Mind and Body

Study on over 17,000 Black women shows how racism changes the brain

"The health costs are monumental."

Decades of data show experiencing racism can wage a serious psychological toll, jeopardize health, and even accelerate biological aging. Racism isn't just a social disease — it actually harms mental and physical well being over time.

New research, analyzing the cognitive function and everyday experiences of over 17,000 Black women, adds another harmful side effect to the list: cognitive deficits linked to racial discrimination.

Racism can hamper brain function in detrimental and lasting ways, scientists report.

Experiencing both daily and institutional racism was linked with worsened cognition — poorer memory and processing speeds. Women reporting the highest level of daily racism had 2.75 times the risk of poor cognitive function as women reporting the lowest level of daily racism.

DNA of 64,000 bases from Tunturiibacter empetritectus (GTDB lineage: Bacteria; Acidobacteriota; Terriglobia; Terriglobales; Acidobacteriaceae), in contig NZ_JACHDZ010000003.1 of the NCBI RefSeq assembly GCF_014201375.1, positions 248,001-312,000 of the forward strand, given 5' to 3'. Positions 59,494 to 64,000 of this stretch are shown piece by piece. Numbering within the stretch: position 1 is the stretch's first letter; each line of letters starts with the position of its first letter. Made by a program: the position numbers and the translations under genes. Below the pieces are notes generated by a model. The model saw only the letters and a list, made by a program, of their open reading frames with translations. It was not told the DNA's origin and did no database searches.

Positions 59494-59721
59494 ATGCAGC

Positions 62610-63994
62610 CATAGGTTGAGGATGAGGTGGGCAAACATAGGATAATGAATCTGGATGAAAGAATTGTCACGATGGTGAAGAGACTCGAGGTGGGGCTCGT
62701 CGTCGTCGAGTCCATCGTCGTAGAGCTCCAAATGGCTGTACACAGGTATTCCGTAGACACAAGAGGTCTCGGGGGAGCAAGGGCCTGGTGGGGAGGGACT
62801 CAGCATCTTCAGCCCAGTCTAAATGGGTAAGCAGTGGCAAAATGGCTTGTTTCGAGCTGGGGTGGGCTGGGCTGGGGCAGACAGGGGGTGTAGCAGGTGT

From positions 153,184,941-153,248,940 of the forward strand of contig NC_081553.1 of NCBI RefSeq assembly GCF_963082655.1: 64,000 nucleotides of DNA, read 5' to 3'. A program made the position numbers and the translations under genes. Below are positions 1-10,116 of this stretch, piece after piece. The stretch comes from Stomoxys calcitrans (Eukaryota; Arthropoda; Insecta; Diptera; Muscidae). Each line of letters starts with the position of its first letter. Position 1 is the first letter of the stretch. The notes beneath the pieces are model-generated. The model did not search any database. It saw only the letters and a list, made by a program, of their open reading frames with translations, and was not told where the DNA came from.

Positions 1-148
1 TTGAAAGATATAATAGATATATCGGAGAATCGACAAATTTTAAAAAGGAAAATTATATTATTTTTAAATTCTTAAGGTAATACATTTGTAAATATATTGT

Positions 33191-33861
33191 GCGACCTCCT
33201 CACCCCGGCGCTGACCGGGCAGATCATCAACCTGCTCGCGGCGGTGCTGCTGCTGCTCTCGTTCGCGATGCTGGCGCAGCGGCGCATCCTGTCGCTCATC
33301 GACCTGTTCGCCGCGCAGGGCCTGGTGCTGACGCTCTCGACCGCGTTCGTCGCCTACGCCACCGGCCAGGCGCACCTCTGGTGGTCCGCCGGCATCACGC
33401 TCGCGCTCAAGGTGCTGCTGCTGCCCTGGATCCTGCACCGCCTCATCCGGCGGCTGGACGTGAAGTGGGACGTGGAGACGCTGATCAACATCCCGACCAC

Women experiencing the highest frequency of institutional racism had 2.66 times the risk of poor cognitive function as those who reported no such experiences. Here, experiencing daily racism was defined by experiences like encountering racism at a restaurant, while institutional racism was defined as experiencing racism in institutional settings, like treatment by police.

Senior author Lynn Rosenberg, an epidemiologist at Slone Epidemiology Center at Boston University, puts it simply: "Racism is bad for the health of the individual on the receiving end."

"Everyone is affected by stressors, but African Americans have the additional heavy burden of the stress of racism," Rosenberg tells Inverse. "Given the large literature documenting the harmful health effects of stressors, it should not be a leap for people to realize that racism has harmful health effects as well."

Rosenberg and her team's study was published Monday in the journal Alzheimer's & Dementia: Diagnosis, Assessment & Disease Monitoring.